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Picture of the Day

Planetary Nebula NGC 2440

NGC 2440 is a planetary nebula of about 1½ light-years across, located some 4,000 light-years away in the constellation of Puppis. It is moving away from us at approximately 62.7 kilometers per second.

Despite their name, planetary nebulae have nothing to do with planets. The name of planetary nebulae arose because of the visual similarity between some round planetary nebulae and the planets Uranus and Neptune when viewed through early telescopes.

When a star with a mass up to eight times that of the Sun runs out of fuel at the end of its life, it blows off its outer shells and begins to lose mass. This allows the hot, inner core of the star (collapsing from a red giant to a white dwarf) to radiate strongly, causing this outward-moving cocoon of gas to glow brightly as a planetary nebula.

Over the next several thousand years, the nebula will gradually disperse into space, and then the star will cool and fade away for billions of years as a white dwarf. Our own Sun is expected to undergo a similar fate, but fortunately this will not occur until some 5 billion years from now.

LINK: [link to annesastronomynews.com]

Namibian Nights

Namibia has some of the darkest nights visible from any continent. It is therefore home to some of the more spectacular skyscapes, a few of which have been captured in the above time-lapse video. Visible at the movie start are unusual quiver trees perched before a deep starfield highlighted by the central band of our Milky Way Galaxy. This bright band of stars and gas appears to pivot around the celestial south pole as our Earth rotates.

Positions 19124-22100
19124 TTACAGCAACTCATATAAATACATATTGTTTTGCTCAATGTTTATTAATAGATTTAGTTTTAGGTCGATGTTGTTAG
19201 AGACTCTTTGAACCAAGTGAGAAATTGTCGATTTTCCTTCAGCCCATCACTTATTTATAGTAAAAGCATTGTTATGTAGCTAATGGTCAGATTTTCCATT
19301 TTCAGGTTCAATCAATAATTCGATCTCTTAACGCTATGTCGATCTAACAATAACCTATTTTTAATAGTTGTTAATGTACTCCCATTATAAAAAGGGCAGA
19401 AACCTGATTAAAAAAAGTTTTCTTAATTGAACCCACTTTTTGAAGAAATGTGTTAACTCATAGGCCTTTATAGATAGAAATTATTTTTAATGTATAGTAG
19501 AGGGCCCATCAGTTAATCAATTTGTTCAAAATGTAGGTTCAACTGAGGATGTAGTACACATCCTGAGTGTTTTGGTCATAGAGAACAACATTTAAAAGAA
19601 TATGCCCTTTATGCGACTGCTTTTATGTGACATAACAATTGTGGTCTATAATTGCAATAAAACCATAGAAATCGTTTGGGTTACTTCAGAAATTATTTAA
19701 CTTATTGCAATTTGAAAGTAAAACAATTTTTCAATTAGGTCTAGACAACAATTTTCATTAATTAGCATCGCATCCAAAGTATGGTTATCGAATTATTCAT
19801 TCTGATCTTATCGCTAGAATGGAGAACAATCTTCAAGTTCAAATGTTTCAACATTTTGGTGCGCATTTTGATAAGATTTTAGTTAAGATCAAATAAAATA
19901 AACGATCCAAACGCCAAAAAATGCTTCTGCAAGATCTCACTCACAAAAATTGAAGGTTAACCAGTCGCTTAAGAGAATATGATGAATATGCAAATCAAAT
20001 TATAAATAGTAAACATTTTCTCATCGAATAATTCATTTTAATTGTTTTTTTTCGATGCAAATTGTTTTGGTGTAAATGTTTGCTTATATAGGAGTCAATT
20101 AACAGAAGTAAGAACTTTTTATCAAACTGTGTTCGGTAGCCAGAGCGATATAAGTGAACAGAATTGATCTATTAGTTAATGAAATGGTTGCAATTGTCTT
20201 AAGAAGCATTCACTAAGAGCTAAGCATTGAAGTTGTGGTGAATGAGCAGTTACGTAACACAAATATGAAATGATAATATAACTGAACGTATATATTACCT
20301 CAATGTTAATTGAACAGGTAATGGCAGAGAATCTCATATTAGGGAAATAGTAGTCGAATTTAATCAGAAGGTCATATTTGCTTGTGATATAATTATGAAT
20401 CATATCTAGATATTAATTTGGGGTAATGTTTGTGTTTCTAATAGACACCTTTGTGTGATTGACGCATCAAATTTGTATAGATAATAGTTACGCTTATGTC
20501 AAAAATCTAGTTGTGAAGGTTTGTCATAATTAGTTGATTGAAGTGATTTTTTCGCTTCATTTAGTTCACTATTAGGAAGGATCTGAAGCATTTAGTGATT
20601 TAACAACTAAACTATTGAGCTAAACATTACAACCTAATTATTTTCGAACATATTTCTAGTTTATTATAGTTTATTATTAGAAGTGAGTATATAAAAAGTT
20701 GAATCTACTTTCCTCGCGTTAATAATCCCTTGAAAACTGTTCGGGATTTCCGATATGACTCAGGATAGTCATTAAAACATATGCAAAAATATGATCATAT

Video at Link: [link to apod.nasa.gov]

Zenit Engine Worked Normally

The first stage engine of the Zenit-2S rocket that failed shortly after Friday's launch operated in the normal regime during and after the liftoff, the press service of the Russian space agency Roscosmos said.

"An express analysis of the telemetry data has led to a preliminary conclusion that the first stage engine and the flight control system operated in the normal regime," Roscosmos said in a statement.

The Russian space agency also said that documents provided by Energomash, the company that had designed and produced the first stage and the flight control system, showed that no errors were made during the production.

The Sea Launch consortium, led by Energia, launched the Zenit rocket from its floating platform Odyssey at an equatorial launch site in international waters in the Pacific Ocean at 10.56 a.m. Moscow time (6.55 GMT).

The rocket fell into the sea not far from the Odyssey around 50 seconds into the flight, following an emergency shutdown of its first stage motor. The launch platform was not damaged in the failed launch.

LINK: [link to www.space-travel.com]

A Hero For Humankind: Yuri Gagarin's Spaceflight

In April 1961, a man watched the musical comedy film "Be careful, Grandma!" (by Nadezhda Kosheverova, with Faina Ranevskaya, Ariadna Markeliya and Lyudmila Shengelaya; Lenfilm, 1960), played chess and badminton, and boarded a rocket to travel through space. This was one of the most important events of the twentieth century, not only from a technology standpoint, but also from a political one.